Lately we have seen many questions around customs assists. Assists are easily overlooked, but if the valuation of your goods are questioned or audited, Customs could penalize you.
What are Customs Assists?
The World Customs Organization (WCO) customs valuation rules are followed by most countries, including the U.S. Loosely, the WCO defines an assist as:
Any of the following if supplied directly or indirectly, and free of charge or at reduced cost, by the buyer of imported merchandise for use in connection with the production or the sale for export to the United States of the merchandise:
- Materials, components, parts, and similar items incorporated in the imported merchandise
- Tools, dies, molds, and similar items used in the production of the imported merchandise
- Merchandise consumed in the production of the imported merchandise
- Engineering, development, artwork, design work, and plans and sketches that are undertaken elsewhere than in the United States and are necessary for the production of the imported merchandise
For an assist to exist, it must be supplied (1) free of charge or at reduced cost, (2) by the buyer of imported merchandise for (3) use in connection with the production or the sale for export to the United States.
If these three conditions are met, you have an assist that needs to be added to the Transaction Value regardless of whether imported merchandise is finished or unfinished, or regardless of whether the exporter and importer are related or unrelated.
The exporter typically does not have information on the actual value of the assist. It is generally up to the importer to add the value of the assist to the value reported on the commercial invoice at the time of entry.
If you are dealing with a triangular or drop shipment transaction and the shipment is going directly to an end customer (not the party purchasing the goods directly from the exporter), you would look to the value that is being used at the time of entry. If that value includes the value of the assist, you do not need to include it again.
According to the World Trade Organization, customs valuation is defined as “a customs procedure applied to determine the customs value of imported goods. If the rate of duty is ad valorem, the customs value is essential to determine the duty to be paid on an imported good.”
Customs duties can be determined either in terms of specific or ad valorem, or as a mix of the two.
Specific duty vs. ad valorem duty
Specific duties are determined based on a quantitative description of the good, per item or per unit. The customs value of the good does not need to be determined since the duty is not based on the value of the good but on other criteria. In this case, no rules on customs valuation are needed and the Valuation Agreement does not apply.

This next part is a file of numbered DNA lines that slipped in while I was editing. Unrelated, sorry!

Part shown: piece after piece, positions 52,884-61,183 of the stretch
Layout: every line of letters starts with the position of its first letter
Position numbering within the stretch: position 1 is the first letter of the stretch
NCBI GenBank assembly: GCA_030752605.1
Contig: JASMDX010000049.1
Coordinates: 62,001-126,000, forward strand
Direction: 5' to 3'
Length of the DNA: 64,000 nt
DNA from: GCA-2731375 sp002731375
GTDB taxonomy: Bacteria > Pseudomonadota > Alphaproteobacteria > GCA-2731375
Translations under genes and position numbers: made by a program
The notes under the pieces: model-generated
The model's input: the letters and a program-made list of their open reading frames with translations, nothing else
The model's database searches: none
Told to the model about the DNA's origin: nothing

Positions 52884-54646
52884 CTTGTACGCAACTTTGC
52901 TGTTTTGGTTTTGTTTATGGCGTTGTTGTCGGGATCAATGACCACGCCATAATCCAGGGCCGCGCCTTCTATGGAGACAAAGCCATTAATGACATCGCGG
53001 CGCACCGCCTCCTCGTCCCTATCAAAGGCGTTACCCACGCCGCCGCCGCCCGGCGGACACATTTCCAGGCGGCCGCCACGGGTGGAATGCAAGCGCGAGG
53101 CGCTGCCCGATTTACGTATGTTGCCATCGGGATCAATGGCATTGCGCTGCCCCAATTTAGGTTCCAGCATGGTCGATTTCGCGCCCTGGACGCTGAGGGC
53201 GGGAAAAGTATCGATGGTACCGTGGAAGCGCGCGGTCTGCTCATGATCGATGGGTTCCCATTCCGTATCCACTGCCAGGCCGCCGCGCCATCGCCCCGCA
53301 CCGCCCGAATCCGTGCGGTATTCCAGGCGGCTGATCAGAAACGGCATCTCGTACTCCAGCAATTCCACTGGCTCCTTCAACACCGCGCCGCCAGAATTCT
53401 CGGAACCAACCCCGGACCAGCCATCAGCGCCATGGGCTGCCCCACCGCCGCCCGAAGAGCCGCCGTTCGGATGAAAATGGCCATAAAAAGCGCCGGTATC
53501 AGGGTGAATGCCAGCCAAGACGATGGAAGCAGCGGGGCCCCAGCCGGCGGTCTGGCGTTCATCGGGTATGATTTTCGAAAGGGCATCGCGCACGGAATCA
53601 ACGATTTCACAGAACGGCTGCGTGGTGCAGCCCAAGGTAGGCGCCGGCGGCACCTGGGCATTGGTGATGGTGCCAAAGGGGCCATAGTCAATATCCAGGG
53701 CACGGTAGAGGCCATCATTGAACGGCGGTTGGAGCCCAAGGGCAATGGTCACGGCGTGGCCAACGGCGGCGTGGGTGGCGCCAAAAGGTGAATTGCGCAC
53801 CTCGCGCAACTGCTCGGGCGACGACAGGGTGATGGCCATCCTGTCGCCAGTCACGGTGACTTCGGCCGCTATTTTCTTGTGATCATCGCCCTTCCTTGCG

Ad valorem duty depends on the value of a good. To calculate the amount of duty payable on an imported item, the customs valuation is multiplied by an ad valorem rate of duty.
Transaction Value Rules
Customs valuation is based on the actual price of the goods to be valued, which is generally shown on the invoice. This price, plus adjustments for certain elements listed in Article 8, equals the transaction value, which constitutes the first and most important method of valuation referred to in the Agreement.
When there is no transaction value, or when the price has been distorted as a result of certain conditions, the Agreement provides five other methods of valuation. If needed, these methods would be used in the following order:
Method 1 — Transaction value
Method 2 — Transaction value of identical goods
Method 3 — Transaction value of similar goods
Method 4 — Deductive method
Method 5 — Computed method
Method 6 — Fall-back method
Do you add the value of an assist to the AES export value?
This may depend on the country of exportation. The U.S., 15 CFR 30.6 states:
the value to be reported in the EEI shall be the value of the goods at the U.S. port of export in U.S. dollars. The value shall be the selling price (or the cost, if the goods are not sold), plus inland or domestic freight, insurance, and other charges to the U.S. seaport, airport, or land border port of export.
The selling price for goods exported pursuant to sale, and the value to be reported in the EEI, is the USPPI’s price to the FPPI (the foreign buyer).
If the goods are not sold, then the value to report is the “sum of expenses incurred in the USPPI’s acquisition or production of the goods.”
There is no specific requirement in the FTR to include “assists” or materials, etc., provided free of charge or at a reduced cost to the AES export value.
It’s important to appraise your shipment accurately and add in the value of all materials or services used in the production of your goods in order to avoid penalties from Customs.